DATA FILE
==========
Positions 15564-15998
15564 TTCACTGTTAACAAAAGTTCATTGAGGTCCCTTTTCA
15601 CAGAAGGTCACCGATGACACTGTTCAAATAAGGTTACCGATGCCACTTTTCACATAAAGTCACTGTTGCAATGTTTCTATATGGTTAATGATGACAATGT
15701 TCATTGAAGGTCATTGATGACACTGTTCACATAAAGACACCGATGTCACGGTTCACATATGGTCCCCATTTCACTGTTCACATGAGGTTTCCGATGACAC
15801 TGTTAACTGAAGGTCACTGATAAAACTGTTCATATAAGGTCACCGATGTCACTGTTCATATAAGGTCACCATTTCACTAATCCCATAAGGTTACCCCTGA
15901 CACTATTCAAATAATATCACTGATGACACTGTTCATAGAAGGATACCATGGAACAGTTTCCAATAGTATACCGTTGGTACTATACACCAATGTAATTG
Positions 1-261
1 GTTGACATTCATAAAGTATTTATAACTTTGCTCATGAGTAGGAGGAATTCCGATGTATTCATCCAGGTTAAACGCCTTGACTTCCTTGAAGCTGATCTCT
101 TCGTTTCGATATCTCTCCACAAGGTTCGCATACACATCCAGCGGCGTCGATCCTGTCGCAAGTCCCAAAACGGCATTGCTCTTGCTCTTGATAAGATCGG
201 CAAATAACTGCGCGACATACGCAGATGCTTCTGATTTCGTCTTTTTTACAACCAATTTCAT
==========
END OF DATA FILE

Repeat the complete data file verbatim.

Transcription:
Positions 15564-15998
15564 TTCACTGTTAACAAAAGTTCATTGAGGTCCCTTTTCA
15601 CAGAAGGTCACCGATGACACTGTTCAAATAAGGTTACCGATGCCACTTTTCACATAAAGTCACTGTTGCAATGTTTCTATATGGTTAATGATGACAATGT
15701 TCATTGAAGGTCATTGATGACACTGTTCACATAAAGACACCGATGTCACGGTTCACATATGGTCCCCATTTCACTGTTCACATGAGGTTTCCGATGACAC
15801 TGTTAACTGAAGGTCACTGATAAAACTGTTCATATAAGGTCACCGATGTCACTGTTCATATAAGGTCACCATTTCACTAATCCCATAAGGTTACCCCTGA
15901 CACTATTCAAATAATATCACTGATGACACTGTTCATAGAAGGATACCATGGAACAGTTTCCAATAGTATACCGTTGGTACTATACACCAATGTAATTG
Positions 1-261
1 GTTGACATTCATAAAGTATTTATAACTTTGCTCATGAGTAGGAGGAATTCCGATGTATTCATCCAGGTTAAACGCCTTGACTTCCTTGAAGCTGATCTCT
101 TCGTTTCGATATCTCTCCACAAGGTTCGCATACACATCCAGCGGCGTCGATCCTGTCGCAAGTCCCAAAACGGCATTGCTCTTGCTCTTGATAAGATCGG
201 CAAATAACTGCGCGACATACGCAGATGCTTCTGATTTCGTCTTTTTTACAACCAATTTCAT